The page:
add comment

2 Answers

up vote 3 down vote accepted

You can create a UINavigationController at any stage, including after your login screen - just make it a subview of the view you want to start using it on. You will see the view controller (which you made the root view of the new nav controller) at that point. Once you have it you can push new view controllers onto the navigation stack. You can look at the navigation stack

There is nothing really special about the root controller except that you can get there in one call (popToRootViewControllerAnimated) and that you can't pop further than that. All of the view controllers managed by the navigation controller are just on a stack so you can push onto the stack or pop off the stack as you like.

I think of it as a thing that is useful when the Back arrow will be useful.

share|improve this answer
    
So are you saying that the login/registration steps would not actually be managed by a nav controller at all? The app delegate or a standard view controller would manage that part manually? –  bmoeskau Aug 11 '10 at 6:48
    
Sure you could do it any number of ways. One way might be to create your login view in the visible part of the screen and then to animate in another view from an offscreen location to cover the login screen when login has been verified. The view that animates in houses your navigation controller. If someone hits the logout button you could slide it off again, clear the nav stack and start again. (it's like what an animation controller does I agree - but it sets root view "above" the login screen, and you might use some animated transition to distinguish it from ordinary in-app navigation.) –  Adam Eberbach Aug 11 '10 at 6:56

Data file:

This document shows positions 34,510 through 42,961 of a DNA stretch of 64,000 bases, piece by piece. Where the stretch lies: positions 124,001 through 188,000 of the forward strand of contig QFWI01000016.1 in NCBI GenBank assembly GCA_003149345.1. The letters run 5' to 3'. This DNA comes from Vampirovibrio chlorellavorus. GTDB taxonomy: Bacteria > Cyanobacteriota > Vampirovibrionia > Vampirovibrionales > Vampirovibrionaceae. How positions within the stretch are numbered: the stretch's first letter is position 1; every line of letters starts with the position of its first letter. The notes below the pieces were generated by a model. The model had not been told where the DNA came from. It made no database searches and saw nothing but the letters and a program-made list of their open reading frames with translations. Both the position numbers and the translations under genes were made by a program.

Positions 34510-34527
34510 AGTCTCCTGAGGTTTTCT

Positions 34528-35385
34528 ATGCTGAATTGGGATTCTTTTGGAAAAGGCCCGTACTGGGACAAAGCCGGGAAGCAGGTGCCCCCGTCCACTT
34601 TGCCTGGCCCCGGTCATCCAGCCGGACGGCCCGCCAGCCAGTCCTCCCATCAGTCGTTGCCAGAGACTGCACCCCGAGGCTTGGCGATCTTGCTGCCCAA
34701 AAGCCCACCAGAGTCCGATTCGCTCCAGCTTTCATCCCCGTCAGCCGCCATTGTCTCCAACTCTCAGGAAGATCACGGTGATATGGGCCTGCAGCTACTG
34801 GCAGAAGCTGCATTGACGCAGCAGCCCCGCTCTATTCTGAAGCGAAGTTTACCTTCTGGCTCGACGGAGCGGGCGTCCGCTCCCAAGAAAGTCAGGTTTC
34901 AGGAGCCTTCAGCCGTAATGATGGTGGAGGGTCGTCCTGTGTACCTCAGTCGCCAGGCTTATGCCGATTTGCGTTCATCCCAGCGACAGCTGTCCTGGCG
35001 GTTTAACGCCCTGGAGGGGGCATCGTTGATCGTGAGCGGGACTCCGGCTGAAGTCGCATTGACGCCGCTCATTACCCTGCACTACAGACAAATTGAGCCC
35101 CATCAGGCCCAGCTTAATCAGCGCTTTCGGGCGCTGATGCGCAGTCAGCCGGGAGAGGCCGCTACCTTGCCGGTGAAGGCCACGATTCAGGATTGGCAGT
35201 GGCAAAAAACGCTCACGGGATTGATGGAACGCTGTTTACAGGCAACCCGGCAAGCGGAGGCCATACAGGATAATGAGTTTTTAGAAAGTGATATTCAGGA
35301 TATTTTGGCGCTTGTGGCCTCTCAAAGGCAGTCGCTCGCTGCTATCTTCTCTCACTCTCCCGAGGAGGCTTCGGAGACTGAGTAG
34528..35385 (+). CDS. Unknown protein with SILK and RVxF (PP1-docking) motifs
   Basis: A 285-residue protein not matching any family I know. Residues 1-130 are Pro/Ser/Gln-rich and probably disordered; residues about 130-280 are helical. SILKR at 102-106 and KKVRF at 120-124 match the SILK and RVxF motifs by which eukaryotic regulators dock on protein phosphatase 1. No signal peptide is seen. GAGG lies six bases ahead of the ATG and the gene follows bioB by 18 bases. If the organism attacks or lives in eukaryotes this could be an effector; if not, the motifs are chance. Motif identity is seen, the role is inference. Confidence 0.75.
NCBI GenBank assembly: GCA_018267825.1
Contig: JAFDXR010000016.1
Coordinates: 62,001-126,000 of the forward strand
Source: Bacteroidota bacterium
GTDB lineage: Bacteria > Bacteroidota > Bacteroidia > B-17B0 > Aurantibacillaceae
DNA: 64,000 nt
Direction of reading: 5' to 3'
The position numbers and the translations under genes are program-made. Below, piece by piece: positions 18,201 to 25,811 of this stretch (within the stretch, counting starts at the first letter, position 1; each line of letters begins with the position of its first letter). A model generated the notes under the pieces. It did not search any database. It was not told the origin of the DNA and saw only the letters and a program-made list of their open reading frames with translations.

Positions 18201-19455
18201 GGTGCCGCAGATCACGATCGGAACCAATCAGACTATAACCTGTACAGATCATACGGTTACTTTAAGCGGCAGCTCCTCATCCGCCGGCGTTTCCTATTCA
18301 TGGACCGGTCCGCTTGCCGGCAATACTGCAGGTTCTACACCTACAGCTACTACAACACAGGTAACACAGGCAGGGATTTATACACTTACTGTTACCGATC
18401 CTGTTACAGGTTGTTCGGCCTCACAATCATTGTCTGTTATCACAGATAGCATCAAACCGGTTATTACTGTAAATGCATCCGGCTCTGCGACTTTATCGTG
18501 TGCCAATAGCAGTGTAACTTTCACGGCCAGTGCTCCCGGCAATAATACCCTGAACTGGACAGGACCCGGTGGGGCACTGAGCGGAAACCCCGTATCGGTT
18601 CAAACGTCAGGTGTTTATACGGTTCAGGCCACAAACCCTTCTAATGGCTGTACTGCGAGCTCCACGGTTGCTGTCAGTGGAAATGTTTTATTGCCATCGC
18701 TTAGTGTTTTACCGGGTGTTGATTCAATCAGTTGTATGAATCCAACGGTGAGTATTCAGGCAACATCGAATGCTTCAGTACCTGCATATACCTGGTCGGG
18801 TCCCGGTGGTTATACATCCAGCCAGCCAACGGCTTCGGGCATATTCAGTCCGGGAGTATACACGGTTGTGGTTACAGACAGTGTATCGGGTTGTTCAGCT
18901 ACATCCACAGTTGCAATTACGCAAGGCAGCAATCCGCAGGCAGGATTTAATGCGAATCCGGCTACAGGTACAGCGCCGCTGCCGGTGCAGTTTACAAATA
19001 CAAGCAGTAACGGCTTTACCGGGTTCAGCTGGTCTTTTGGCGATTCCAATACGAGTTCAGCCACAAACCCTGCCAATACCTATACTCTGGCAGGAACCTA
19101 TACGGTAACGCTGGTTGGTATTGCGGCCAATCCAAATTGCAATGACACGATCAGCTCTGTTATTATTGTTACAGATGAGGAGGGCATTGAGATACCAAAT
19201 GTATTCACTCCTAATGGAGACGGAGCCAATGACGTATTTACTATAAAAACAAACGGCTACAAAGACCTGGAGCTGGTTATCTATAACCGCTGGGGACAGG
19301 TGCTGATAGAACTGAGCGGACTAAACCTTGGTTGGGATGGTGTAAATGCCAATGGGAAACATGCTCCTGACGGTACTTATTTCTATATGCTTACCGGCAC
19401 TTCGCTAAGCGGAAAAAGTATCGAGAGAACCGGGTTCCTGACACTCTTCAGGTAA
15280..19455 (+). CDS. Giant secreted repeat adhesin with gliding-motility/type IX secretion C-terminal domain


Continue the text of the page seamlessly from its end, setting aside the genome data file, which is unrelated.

Maybe this helps - you see views. A view sits in a View Controller, the nav controller moves the View Controllers. View Controllers can do a lot without one, they are a convenience object to slide one over the other and back again. Your view can be in the visible area or off-screen - it is fairly common to put the larger kind of controls like a UIDatePicker in the off-screen region until required, just as the system does with the keyboard. When you need it you bring it back to the visible part of the screen. You do the same with the nav controller view to commence stack-based navigation. –  Adam Eberbach Aug 11 '10 at 7:05
    
I went ahead and accepted your answer as it did help me quite a bit in thinking through this. If you wouldn't mind checking out my edit and letting me know if you have any other feedback, I'd appreciate it. Thanks! –  bmoeskau Aug 12 '10 at 7:34
    
Thanks for the accept - Looks like a reasonable scheme to me, it's not going to cause problems doing it that way as far as I can see. However you could have just one view controller and when you make the switch use setViewControllers: to replace the entire navigation stack with your new stack (and the new stack can be as simple as one controller in an array, becoming your new root controller - same effect as deallocating an old nav controller and swapping in a new nav controller). –  Adam Eberbach Aug 12 '10 at 10:11
show 1 more comment

UINavigationController is really just a way to organize UIViewControllers. There doesn't have to be a specific root view. You just put the views you want on top.

To add another view controller on top just call [UINavigationController pushViewController: animated:YES];

share|improve this answer
add comment

Your Answer

 
discard

By posting your answer, you agree to the privacy policy and terms of service.

Not the answer you're looking for? Browse other questions tagged or ask your own question.